On August 24, Dana Majhi, a resident of Kalahandi in Odisha, gave up on the system in frustration. Having been denied a mortuary van by the government-run hospital, Majhi lifted the body of his dead wife and started walking to his village, which was 60kms away. The images of his helpless walk, with his daughter in tow, shocked the nation, and also led to laments about the lack of basic health infrastructure in the country.
Why the laments ring hollow though, is that we still refuse to acknowledge the root of the problem. No doubt, Majhi’s wife was denied dignity in death due to the family’s poverty. But even if every poor person in the country was given the money to access basic healthcare, they would not get it, because there simply isn’t enough of it.
The healthcare divide between the haves and have-nots is because the country does not have enough of it to begin with. There is a huge supply-demand mismatch and the government is simply failing to create the capacity.
An IndiaSpend report points out that according to WHO data, India is short of nearly 500,000 doctors. The report further states that there is an “83% shortage of specialist medical professionals in community health centres (CHCs)”, and “Public-health centres across India’s rural areas –25,308 in 29 states and seven union territories – are short of more than 3,000 doctors, the scarcity rising 200% (or tripling) over 10 years”.
Even that data is questioned by a Parliamentary committee, which states, “the Committee feels that the total universe of doctors in India is much smaller than the official figure, and we may have one doctor per 2,000 population, if not more.”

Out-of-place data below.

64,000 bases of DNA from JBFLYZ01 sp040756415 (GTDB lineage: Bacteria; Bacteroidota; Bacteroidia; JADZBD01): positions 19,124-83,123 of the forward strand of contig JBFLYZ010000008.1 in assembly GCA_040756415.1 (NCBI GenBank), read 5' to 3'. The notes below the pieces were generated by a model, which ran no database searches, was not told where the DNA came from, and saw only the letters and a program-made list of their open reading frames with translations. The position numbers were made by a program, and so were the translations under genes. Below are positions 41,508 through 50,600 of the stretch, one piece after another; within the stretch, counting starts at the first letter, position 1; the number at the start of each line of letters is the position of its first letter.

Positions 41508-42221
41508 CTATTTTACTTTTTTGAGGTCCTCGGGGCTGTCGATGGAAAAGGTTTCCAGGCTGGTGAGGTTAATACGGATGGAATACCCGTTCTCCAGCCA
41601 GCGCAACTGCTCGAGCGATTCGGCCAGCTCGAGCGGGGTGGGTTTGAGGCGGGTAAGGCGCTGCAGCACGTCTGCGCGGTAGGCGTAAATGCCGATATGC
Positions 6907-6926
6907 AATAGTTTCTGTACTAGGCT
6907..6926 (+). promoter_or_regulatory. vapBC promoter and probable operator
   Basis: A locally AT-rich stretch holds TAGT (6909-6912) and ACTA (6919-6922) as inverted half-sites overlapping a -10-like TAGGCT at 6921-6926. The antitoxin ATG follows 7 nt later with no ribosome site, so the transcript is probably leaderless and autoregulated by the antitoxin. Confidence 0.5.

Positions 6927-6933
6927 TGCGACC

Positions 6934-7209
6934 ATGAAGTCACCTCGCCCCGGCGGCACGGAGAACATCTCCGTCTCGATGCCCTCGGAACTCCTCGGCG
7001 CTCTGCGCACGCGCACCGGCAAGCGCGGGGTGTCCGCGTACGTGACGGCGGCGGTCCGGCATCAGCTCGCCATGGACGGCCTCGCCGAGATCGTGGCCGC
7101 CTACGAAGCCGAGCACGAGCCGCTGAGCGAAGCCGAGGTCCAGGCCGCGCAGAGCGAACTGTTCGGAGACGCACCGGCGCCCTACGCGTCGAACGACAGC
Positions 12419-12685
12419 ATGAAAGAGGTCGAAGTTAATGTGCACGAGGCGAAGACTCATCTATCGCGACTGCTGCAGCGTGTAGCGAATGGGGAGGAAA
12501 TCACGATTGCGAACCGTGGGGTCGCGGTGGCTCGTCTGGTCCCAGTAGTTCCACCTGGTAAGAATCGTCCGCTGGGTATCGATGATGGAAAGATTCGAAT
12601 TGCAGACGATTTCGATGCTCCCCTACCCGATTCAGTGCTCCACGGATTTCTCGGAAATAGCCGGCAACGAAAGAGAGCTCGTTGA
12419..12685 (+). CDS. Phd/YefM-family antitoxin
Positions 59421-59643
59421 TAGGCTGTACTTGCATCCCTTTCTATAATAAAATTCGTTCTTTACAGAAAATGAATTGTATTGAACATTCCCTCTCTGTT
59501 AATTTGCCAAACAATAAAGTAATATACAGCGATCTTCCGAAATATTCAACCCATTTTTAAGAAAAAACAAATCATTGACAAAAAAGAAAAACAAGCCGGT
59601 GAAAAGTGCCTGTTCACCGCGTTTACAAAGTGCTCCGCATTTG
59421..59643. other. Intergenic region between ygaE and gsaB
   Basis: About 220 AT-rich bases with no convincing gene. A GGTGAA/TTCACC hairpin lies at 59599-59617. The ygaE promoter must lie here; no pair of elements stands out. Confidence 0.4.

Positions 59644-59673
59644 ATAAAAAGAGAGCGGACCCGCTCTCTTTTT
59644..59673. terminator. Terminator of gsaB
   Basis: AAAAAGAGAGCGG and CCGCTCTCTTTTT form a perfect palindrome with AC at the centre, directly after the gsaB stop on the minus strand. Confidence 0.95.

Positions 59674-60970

But in a complete misunderstanding of the problem, IndiaSpend quickly goes on to shift the problem to medical admissions and conveniently blames private colleges. This of course is the symptomatic of the larger discourse on healthcare in India – private is evil, public is good.
In the policy debates between left and right and private and public, the real problem of lack of capacity is lost in polemics. Yes, the cost of healthcare is increasing, and out of pocket health expenses in India are among the highest globally, but that’s what happens when supply does not match high demand.
We have all seen the massive failure of the government to take affordable healthcare to the poor. Even if healthcare budgets are increased significantly, systemic issues like inefficiency and lack of accountability will continue to ensure that the system underperforms and more poor people die.
In Majhi’s own case, the reporter who spotted him informed district officials about his situation, and yet officials could not help him. Later, an NGO provided the van, and a private businessman paid for the fuel. If the state cannot increase capacity, why not allow the private sector to open up?
The response to this is often on these lines - one, healthcare cannot be a business; two, private hospitals are all evil cheaters; and three, government will lose space to the private sector which will eventually take over the sector and hike up prices. None of this is true or has to necessarily be the case.
What we need essentially is to change our perspective on what ‘private’ means. Private medical professionals aren’t just big corporate hospitals and expensive urban clinics. There are umpteen private medical professionals in low-income settings. In urban slums and distant hills, doctors and paramedics have set up clinics with lean business models, all catering to the poor.